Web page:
Diabetes continues to garner more attention, this time in NEJM with a story about mandatory A1C reporting in NYC. This is a good piece - the full text is available online and there is an interview with Dr. Thomas Frieden, New York City Health Commissioner, who points out how astonishing the growth of diabetes and obesity have been and that it was never expected that a non-communicable condition like this could get worse so rapidly. There definitely seems to be growing energy behind disease reporting and the idea that disease reporting could be an end to better intervention. They are trying to discern, through the reporting, who has diabetes, who is in control, out of control, ages, geographies, providers - all to the end that better information will help them help people faster and help reduce the population A1C in the city.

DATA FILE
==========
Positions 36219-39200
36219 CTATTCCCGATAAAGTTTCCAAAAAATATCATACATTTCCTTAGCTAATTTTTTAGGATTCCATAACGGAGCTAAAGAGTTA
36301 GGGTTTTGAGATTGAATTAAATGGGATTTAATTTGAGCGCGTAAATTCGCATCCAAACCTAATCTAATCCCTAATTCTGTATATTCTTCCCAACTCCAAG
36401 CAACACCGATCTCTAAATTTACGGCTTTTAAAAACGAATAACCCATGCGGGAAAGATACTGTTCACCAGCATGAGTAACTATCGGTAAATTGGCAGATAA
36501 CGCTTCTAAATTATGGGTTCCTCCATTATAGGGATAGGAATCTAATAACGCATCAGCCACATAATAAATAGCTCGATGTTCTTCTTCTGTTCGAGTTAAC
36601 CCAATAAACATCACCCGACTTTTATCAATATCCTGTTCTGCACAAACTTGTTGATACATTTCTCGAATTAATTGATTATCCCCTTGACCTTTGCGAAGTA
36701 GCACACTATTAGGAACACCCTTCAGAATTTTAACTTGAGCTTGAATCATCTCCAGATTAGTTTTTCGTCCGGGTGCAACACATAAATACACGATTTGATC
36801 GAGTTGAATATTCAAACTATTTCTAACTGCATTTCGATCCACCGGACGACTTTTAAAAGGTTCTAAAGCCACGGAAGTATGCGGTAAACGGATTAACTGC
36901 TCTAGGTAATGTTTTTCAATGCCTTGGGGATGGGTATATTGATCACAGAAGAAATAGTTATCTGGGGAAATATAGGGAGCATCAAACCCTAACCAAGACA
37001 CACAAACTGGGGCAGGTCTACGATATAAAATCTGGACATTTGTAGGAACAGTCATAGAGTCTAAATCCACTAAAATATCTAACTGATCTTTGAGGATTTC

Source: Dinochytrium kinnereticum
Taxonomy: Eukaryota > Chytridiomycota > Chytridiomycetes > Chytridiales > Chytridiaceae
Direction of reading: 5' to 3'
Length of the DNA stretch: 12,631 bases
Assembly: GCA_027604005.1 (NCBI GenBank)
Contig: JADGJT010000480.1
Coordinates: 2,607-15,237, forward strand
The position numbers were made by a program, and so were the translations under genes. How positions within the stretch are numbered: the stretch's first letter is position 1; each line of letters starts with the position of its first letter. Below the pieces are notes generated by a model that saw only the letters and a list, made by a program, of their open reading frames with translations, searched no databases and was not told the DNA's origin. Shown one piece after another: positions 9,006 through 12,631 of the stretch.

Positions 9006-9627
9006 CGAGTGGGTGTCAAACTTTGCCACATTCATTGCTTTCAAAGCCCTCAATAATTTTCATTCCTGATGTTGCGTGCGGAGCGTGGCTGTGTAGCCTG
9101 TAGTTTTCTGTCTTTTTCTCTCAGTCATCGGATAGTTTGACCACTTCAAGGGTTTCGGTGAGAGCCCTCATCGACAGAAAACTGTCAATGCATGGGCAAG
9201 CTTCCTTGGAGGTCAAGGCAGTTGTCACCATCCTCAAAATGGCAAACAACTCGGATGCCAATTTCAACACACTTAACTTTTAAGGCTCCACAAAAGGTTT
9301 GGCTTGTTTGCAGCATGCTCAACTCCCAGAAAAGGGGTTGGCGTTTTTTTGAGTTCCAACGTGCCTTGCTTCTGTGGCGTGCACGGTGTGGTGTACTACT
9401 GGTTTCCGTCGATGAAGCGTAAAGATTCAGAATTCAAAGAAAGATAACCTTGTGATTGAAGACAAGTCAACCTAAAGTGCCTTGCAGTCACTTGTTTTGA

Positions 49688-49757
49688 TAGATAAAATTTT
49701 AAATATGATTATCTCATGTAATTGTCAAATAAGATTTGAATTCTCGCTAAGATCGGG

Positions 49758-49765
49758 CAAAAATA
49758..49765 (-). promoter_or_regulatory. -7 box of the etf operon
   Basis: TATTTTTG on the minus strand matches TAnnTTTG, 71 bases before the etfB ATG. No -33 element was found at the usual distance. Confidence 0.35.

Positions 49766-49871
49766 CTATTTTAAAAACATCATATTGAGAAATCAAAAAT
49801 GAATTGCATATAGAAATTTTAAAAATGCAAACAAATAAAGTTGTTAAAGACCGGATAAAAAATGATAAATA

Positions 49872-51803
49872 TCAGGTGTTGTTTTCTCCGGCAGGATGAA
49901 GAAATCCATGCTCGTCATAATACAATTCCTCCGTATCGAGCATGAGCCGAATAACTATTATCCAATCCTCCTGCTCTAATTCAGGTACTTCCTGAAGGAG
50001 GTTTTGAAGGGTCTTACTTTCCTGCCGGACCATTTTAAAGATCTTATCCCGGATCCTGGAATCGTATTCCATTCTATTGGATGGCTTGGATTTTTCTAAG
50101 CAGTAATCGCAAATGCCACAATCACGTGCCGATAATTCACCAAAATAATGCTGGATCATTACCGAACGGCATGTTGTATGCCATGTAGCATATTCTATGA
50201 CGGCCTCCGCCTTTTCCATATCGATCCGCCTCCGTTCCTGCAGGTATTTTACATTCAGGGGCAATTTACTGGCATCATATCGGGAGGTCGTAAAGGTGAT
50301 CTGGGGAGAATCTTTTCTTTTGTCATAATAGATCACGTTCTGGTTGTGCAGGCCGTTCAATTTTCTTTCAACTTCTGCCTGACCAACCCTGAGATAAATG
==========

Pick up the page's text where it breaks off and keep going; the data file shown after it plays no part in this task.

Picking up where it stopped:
The attention on A1C is great to see, especially because so much progress is needed. Unbelievably, the piece points out that "In New York City, 89 percent of adults with diagnosed diabetes do not know their glycosylated hemoglobin values, according to a survey the health department conducted in 2002." There is of course a focus on costs, as there always will be - the piece ends by noting that "If the city's information system works well and patients' confidentiality is maintained, the registry initiative could be a first step toward other effective — and no doubt more costly — interventions." Unfortunately, the piece doesn't note that these 'undoubtedly more costly' interventions are more than likely far less costly than the alternative, more hospital care (at $40 billion/year, these are the costs to avoid....)